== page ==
Outdoor Activities

Basic Tips for Kayak Tripping

With this article I’d like to start a conversation about how to get ready to take a kayak trip, what you need to know, plan for and what you should pack.

All this has to fit! Kayaking Checklist…the basics
All this has to fit!
Kayaking Checklist…the basics

First, the good news, whether it’s a one night trip or a 10 day trip the basics of what you’ll need stay the same. What changes is the amount of food, beer, and wine you pack, and for some folks clothes, but that is another story.
The first thing you need to figure out is where are you going to go?  There are many resources available to you to research and come up with a fun destination.  I also recommend you start small.  Start with a 1 -2 night trip so you get the flavor. Plan on something close in.  You don’t want to drive 8 hours, paddle 6 hours and then find out it isn’t your cup of tea. There are many close in destinations in Puget Sound.
Let’s talk about trip resources.  When I started paddling the resource of choice for either day paddles or multi-day paddles was “Kayaking Puget Sound, the San Juans, and Gulf Islands” by Randall Washburne.  This book contains 50 kayak trips in Puget Sound.  The book is available through Amazon.
You can also just search on Kayaking Trips and get a whole list of available books.  The other resource is the internet. There are many kayak oriented web sites, including one that I maintain ( that lists paddle routes and trip information.
Kayaking EssentialsThere are also commercial sites like that provide trip descriptions and ideas.  Rummage around the web.  Remember in previous articles we talked about local kayak clubs as a resource.  All kayak clubs do regular paddles both day and multi-day trips.  This is great way to learn about trip planning.  Use the resource!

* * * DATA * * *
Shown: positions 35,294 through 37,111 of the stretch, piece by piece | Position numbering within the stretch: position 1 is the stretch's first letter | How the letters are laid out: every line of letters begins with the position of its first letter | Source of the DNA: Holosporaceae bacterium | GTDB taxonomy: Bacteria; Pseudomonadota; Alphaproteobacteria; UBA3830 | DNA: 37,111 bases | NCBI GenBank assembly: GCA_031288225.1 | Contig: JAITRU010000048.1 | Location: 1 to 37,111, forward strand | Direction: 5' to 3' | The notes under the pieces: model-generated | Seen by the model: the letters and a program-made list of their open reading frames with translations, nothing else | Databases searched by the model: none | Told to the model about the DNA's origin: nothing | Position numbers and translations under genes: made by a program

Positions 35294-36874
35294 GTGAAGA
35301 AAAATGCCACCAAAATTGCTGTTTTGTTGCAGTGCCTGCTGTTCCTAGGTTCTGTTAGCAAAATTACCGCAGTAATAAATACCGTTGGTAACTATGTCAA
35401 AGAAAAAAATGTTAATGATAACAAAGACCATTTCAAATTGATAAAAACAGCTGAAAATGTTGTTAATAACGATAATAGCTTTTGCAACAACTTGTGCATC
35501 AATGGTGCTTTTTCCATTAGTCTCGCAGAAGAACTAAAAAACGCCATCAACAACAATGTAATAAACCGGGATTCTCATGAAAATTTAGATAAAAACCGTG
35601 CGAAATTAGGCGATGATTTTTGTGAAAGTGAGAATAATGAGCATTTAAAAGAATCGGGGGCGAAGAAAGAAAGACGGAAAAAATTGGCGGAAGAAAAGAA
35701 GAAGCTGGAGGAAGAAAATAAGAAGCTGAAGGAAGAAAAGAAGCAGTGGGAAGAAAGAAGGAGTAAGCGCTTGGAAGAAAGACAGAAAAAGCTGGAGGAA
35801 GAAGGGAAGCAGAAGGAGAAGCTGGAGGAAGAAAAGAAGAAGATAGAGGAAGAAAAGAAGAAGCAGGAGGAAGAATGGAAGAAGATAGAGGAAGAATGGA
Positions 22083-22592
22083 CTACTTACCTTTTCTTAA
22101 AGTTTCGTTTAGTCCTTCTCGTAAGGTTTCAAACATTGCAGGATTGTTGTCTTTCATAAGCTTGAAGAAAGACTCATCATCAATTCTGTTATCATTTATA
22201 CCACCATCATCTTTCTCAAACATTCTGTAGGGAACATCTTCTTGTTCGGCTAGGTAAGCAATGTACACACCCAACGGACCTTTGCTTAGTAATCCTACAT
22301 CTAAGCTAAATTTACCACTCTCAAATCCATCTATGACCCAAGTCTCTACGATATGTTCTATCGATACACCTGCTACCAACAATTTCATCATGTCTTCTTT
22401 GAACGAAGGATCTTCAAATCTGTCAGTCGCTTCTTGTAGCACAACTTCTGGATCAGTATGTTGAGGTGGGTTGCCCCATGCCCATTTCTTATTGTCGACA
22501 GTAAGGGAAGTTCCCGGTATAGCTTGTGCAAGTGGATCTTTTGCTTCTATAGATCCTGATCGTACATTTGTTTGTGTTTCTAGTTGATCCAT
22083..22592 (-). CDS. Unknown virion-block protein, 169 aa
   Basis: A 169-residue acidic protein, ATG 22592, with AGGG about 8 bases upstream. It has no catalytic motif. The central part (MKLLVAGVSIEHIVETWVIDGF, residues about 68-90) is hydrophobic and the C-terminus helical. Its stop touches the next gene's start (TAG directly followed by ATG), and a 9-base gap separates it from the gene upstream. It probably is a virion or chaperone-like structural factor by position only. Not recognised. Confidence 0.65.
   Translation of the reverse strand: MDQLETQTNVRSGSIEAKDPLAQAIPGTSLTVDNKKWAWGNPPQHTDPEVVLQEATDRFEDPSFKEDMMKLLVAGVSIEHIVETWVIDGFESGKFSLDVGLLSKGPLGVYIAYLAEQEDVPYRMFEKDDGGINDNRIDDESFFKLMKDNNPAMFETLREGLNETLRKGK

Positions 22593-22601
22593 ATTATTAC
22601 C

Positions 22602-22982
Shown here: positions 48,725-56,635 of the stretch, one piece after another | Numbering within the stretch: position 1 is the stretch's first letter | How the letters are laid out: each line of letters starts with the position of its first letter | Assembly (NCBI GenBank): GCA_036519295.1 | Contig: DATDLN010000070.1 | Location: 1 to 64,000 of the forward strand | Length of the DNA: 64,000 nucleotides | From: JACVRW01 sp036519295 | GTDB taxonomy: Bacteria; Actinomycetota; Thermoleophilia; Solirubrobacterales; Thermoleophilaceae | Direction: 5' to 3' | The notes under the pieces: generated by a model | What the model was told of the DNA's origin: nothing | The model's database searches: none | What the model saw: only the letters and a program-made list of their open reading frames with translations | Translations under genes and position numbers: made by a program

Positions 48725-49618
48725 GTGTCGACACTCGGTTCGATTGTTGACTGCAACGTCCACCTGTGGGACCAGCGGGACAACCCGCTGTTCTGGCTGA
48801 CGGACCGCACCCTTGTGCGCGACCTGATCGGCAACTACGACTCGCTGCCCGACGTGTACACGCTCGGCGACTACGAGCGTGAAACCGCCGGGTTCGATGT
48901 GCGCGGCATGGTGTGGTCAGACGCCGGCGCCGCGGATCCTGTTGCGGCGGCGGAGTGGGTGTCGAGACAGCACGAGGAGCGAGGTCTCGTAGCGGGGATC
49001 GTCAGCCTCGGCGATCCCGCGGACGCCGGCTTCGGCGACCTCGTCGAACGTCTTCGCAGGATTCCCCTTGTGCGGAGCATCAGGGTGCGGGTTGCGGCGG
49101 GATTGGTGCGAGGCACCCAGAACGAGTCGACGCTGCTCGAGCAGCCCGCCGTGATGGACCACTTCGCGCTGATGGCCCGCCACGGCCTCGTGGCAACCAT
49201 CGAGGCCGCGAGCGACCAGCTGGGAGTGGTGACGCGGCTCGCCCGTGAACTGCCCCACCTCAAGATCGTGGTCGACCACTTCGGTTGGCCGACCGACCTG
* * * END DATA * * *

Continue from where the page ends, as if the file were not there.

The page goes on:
I strongly recommend you paddle with a friend or group until you are comfortable paddling alone.  Paddling alone means that you are on your own in an emergency and you need to take some extra precautions depending on where you paddle.
Let’s discuss what you need to plan for when you paddling:

  1. Tides…  tides come and go and in some areas of Puget Sound can change as much as 14’ between high and low (Nisqually River delta)  failure to consider the tides can leave you high and dry and unable to return to your take out.  Get a tide table, or go on-line to get the tides for your paddle destination. Use the web or your smart phone for tide information ( or get a GPS with built in tide tables.  Tides can also generate current flow in some areas so you need to have this information so you don’t paddle against a river!  A great example of this is Deception Pass, tidal currents in deception pass can exceed 7+ mph!!  You cannot paddle against that,  yet hit the Pass at slack and it is calm as a lake!  But remember due to the geography of Deception Pass this doesn’t last very long..  so scoot through and use the flow to your advantage.
  2. Know your currents, currents are in Puget Sound and generally driven by the tides, but they flow on a different time schedule, so you must check the current tables for the area being paddled in.  Remember, whenever water is restricted by geography both above and below the water you are going to see more significant flows.  Again use these currents in your favor, nothing worse that paddling against 1-2 knot current (1 knot = 1.15 MPH).  It will wear you out and make for a long day.
  3. Have all your safety gear.  Never paddle without personal floatation device (PFD), no matter how hot it gets.  Puget Sound is cold…summer and winter.. you won’t have time to put the PFD on when the unexpected happens. You need a paddle float, for use in re-entry after a capsize. You should also carry signaling devices such as a signal mirror, signal flare (pen gun), strobe light, and/or a marine radio, preferably with weather radio capability built in.  These items should be on you or in your kayak every time you go paddling.
  4. Always take a food and water, be it a snack or even a dehydrated meal, just in case the weather changes and you have to wait. Having food adds to your patience level.  Take along drinking water, as with every sport staying hydrated is important to your health.  Drink plenty of fluids.

With these basics in mind you are ready to paddle.  In my next article we’ll delve more into what kayak camping gear considerations should be and start the conversation about how to load your kayak.
See you on the water!
Chuck Hemphill